“Customer-centricity is a concept that practically everyone agrees with, yet it takes a lot more than good intentions to implement.” – CGAP, “Customer-Centricity for Financial Inclusion”
Customer-centricity, user-centric design, human-centered design–all of these terms refer to the same mindset that places the customer or end-user at the center of an organization’s thinking. User-centric companies seek to provide solutions based on a deep understanding of the needs, preferences and behaviors of their users.
As the quote from CGAP captures, most companies would like to believe that they are user-centric. Many companies, however, will quickly confess that they wish they understood their clients better. For companies that want to become more user-centric, the most common question is, “Where do we start?”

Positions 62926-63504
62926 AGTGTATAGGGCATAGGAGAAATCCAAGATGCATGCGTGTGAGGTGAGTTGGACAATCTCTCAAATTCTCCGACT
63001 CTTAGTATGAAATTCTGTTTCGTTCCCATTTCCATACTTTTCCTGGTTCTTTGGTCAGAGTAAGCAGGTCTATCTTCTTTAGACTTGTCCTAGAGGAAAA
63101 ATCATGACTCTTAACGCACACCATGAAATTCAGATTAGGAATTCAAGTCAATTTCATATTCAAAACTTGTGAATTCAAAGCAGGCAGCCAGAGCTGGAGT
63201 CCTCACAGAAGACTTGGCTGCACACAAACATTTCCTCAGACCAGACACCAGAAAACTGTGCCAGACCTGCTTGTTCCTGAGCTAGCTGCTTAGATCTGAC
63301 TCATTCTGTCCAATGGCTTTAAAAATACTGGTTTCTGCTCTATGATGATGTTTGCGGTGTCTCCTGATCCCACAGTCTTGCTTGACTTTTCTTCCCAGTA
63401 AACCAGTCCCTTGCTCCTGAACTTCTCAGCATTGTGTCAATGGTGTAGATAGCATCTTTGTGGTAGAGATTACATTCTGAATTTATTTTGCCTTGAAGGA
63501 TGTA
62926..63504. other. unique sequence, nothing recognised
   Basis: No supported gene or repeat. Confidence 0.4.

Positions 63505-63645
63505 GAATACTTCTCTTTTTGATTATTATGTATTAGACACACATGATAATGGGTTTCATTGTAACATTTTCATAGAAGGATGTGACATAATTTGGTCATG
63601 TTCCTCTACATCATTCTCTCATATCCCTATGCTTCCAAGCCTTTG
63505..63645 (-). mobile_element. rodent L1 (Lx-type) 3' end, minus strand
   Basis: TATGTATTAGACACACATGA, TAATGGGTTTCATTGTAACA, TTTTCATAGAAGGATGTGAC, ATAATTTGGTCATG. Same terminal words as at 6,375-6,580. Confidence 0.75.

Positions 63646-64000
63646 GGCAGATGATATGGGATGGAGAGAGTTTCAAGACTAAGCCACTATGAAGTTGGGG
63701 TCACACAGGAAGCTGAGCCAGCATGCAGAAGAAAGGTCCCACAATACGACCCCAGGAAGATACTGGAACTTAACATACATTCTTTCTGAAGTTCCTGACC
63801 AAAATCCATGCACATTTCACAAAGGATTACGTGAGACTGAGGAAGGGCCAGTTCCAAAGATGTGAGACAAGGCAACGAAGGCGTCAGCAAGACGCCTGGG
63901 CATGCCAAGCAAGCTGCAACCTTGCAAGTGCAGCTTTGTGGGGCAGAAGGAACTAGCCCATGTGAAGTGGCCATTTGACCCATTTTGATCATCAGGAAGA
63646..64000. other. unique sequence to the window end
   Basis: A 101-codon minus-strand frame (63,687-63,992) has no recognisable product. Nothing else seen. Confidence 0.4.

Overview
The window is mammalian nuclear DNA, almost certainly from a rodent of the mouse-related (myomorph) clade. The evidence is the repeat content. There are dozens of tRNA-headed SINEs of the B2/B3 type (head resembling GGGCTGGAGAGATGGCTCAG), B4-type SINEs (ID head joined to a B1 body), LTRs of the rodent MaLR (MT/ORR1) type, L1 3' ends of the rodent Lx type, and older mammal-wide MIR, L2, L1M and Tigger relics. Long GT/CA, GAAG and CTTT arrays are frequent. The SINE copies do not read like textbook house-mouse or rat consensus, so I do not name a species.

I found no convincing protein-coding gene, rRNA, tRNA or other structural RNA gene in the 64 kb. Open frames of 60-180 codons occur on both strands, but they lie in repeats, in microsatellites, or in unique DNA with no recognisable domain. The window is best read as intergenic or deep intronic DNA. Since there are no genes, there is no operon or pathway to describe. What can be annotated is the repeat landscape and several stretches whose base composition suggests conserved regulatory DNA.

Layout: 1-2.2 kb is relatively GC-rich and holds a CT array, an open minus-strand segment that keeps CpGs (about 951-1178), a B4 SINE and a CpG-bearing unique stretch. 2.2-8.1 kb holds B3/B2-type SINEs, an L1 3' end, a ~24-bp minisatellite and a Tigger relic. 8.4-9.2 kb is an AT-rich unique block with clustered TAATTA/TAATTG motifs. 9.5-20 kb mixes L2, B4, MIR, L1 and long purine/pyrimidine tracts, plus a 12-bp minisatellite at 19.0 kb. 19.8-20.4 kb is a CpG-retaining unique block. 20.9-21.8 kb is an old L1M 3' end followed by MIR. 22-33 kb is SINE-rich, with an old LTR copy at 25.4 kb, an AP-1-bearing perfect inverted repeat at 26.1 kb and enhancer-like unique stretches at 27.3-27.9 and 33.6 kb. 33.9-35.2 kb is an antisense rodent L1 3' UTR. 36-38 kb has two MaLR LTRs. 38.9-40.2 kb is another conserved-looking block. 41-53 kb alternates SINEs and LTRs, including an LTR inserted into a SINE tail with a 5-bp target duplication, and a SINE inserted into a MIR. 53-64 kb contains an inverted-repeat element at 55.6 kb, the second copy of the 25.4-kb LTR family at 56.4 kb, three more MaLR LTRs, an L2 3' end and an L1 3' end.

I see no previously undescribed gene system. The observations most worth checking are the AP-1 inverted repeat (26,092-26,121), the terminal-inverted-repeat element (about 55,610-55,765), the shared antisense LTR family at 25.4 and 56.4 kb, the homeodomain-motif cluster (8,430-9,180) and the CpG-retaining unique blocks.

At Juntos, our user-centric iterative design process begins with user research in the form of qualitative “deep-dive” interviews. As interviewers committed to user-centric design, we never use a questionnaire because we don’t presume that we know the right questions to ask. Instead, we develop a conversation that is guided by the user’s interests.
Allowing the potential user to guide the conversation leads to unexpected insights. Before we began designing products for partners in Mexico, we talked to potential users in Mexico City. In talking with one 30-year old man who had moved from a rural Mexican village to Mexico City, he told us that he took a three hour bus ride home to deposit his savings in the bank branch in his home town. He had passed branches of his bank in Mexico City but he doubted that the banks in Mexico City were connected to the bank in his little village.
This insight hints at just one of the many causes of the persistent problem of low take-up of products aimed at low-income individuals. Our user-centric design process, beginning with user research, allows us to capture these types of insights. By applying these insights, we are able to help our partner financial service providers drive engagement and account usage among low-income, newly-banked clients.